Relevant History – Economics and the Great Depression

Ray Medeiros has written an article over at Politicususa arguing that tax cuts for the wealthy don’t lead to job creation. Of course, this is an argument that goes back to the very heart of the Keynes vs. Supply Side debates of the last century. Keynesianism arose out of the depression upon the economic theories of John Manyard Keynes, and set the stage for modern macroeconomics. The theory basically stated that by artificially increasing demand through government stimulus, the economy would recover. For the wealthy, that required higher tax rates that would force the redistribution of their wealth to the poor, indigent, and otherwise desperate masses that were the demand side of the problem. Supply siders suggest that by lowering tax rates on the wealthy they will have both the will and the capital to invest in new enterprises. While it is relatively simple to see the benefits of a direct stimulus to large groups of people, the numbers on supply side economics are more difficult to see, and led to the moniker “trickle down” so popular amongst the left during the 1980s.

In real terms, the issue is over the type of society one wishes to have. Democracy vs. plutocracy. The nineteenth century republic functioned largely as a plutocracy with wealth being an important factor in politics. The relief valve of “moving west” that existed during the time had gone by 1890 bringing with it a change in politics toward progressivism. Progressivism is only necessary in a society of changed or diminished opportunity. The great bounty of nineteenth century America, where land was practically free, disappeared with the closing of the fronteer, and with it, the opportunity to escape the unfair reality of the plutocratic east.

Are we right to worry about wealth disparity approaching or exceeding levels of the 1920s? Only so far as the U.S. economy is still a consumer based economy. The 1930s were only the result of a compounded problem of over extended credit leading to a collapse of the consumer side of the economy. When they couldn’t buy consumer goods on credit, the manufacturers of consumer goods laid their staffs off. Those who formerly worked to produce radios joined the ranks of the unemployed, and stopped buying products. Eventually it led to a collapse in all sectors of the economy because consumer demand drove the growth of the 1920s, and all subsequent real growth since.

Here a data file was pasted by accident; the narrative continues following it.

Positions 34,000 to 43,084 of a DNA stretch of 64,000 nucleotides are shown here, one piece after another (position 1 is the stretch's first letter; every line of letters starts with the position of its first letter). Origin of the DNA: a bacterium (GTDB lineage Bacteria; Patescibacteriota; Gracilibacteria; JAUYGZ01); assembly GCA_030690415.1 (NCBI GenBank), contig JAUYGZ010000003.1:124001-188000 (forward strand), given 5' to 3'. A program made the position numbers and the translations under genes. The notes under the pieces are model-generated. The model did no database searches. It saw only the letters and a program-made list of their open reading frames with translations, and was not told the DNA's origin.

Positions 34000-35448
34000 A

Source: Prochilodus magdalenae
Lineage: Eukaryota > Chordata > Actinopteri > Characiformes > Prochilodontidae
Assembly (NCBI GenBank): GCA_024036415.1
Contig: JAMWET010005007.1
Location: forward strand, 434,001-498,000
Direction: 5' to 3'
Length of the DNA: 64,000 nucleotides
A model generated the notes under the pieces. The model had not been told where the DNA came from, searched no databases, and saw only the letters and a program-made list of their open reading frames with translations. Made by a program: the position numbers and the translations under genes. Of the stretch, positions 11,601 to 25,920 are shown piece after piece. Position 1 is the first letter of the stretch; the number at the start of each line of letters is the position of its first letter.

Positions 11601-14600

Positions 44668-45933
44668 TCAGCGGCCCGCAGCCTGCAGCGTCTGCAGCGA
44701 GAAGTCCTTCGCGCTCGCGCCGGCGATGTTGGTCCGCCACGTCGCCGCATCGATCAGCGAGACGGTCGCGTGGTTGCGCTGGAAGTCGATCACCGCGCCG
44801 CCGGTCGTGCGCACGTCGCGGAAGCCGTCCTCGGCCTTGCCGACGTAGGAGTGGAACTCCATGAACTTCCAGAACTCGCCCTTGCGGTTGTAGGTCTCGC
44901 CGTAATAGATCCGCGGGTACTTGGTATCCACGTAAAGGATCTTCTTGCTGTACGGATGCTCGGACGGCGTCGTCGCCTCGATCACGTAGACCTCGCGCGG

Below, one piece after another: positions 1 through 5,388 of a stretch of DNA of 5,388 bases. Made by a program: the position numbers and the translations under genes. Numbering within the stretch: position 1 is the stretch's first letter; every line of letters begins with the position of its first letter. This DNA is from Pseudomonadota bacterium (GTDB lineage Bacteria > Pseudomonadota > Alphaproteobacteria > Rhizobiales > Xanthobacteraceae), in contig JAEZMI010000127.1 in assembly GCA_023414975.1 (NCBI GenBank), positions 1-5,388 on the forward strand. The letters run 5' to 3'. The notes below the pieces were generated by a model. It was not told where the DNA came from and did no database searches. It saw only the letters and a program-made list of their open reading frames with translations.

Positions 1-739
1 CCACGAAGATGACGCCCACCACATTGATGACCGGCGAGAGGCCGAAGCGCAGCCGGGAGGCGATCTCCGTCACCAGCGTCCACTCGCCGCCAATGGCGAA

We can choose to ignore the relevant history of the last century. We can choose to give in to an ideological need to say “a person’s work is their’s alone” and to keep the government off our collective backs. The choice then is smaller plutocracy with many more poor, and lower consumer demand. Its as simple as that.

Share via email
This entry was posted in history sucks, Relevant History and tagged , , , . Bookmark the permalink.
  • Don

    Is the choice really so simple, or are there extremes on both sides and shades in between?

    Consider the current Keynes approach of taxing and then giving entitlements for basically nothing in return, and contrast this with the work programs of decades ago where the government actually got something back for the paychecks they were handing out. IMHO, it is hard to defend the entitlement mindset when the national infrastructure is crumbling around us.

    Although the WPA was criticized for sponsoring a number of programs that critics said were unnecessary, there are a sufficient number of bona fide infrastructure problems in this nation requiring attention that a version of the program might have made a lot more sense than the economic stimulus pork packages.

    I’ll admit to you that I am a supply sider, but if the government must pump money into the economy in a Keynesque fashion, there should at least be some intellect in the fashion by which they do it.

  • Steve

    I heartily agree. Entitlement programs for people expected to live a good long while are essentially money for nothing programs. The original purpose of social security was to provide money to people who simply had to spend it, and it does have a stimulative effect in that fashion. The problem today is presentation of money-for-work programs. The WPA hired people. It wasn’t an incentive for private industry to hire people, at least not in the way that today’s “stimulus” has been spent. Public funds spent on public projects with real tangible results (dams, electrification, roads) might just be a popular and necessary political compromise.